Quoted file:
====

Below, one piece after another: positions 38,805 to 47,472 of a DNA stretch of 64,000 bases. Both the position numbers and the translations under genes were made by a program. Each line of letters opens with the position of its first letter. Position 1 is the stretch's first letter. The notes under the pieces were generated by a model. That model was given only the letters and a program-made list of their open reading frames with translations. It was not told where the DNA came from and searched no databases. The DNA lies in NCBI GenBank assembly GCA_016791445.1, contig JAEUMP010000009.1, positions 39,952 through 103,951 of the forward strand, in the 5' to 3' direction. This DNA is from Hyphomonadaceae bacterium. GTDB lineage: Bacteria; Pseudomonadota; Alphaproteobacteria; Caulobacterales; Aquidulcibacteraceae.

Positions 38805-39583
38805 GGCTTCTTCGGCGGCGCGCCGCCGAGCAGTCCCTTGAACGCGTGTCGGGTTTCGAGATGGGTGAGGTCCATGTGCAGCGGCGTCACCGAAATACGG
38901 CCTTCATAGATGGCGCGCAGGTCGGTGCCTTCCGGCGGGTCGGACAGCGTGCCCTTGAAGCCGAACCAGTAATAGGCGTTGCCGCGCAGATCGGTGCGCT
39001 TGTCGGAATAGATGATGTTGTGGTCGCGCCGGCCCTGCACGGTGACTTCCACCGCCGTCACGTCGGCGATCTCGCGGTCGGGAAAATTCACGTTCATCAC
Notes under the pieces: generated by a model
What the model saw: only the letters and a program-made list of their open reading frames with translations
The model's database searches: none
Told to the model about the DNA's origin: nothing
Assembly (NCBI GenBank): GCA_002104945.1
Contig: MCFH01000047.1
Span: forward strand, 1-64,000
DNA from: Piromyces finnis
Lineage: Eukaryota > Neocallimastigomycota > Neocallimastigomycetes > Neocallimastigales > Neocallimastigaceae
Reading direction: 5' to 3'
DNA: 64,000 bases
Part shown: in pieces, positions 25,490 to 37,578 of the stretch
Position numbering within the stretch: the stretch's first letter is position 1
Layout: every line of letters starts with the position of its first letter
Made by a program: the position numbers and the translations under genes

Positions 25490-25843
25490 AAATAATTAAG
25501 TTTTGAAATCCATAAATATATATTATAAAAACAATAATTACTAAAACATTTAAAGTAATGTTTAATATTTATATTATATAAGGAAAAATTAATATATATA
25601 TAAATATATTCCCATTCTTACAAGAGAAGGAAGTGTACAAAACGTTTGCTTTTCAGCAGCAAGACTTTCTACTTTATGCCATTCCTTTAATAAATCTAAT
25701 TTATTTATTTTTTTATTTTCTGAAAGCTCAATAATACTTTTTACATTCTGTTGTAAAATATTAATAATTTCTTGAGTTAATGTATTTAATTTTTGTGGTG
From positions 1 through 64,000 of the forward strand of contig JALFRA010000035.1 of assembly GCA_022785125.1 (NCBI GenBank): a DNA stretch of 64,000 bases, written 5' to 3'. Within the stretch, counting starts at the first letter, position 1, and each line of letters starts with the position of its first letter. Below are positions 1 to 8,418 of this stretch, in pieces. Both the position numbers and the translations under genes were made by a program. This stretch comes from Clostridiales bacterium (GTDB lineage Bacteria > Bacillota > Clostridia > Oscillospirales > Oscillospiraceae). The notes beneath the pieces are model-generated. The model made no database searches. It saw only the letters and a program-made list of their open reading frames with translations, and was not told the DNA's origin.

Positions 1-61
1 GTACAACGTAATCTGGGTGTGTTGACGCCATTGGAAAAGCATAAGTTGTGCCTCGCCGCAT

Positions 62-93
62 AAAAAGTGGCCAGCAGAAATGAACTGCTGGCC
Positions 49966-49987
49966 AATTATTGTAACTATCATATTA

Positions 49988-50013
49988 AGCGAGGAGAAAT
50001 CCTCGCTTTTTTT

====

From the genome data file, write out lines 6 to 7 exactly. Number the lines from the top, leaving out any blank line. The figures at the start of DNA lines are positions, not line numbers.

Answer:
Notes under the pieces: generated by a model
What the model saw: only the letters and a program-made list of their open reading frames with translations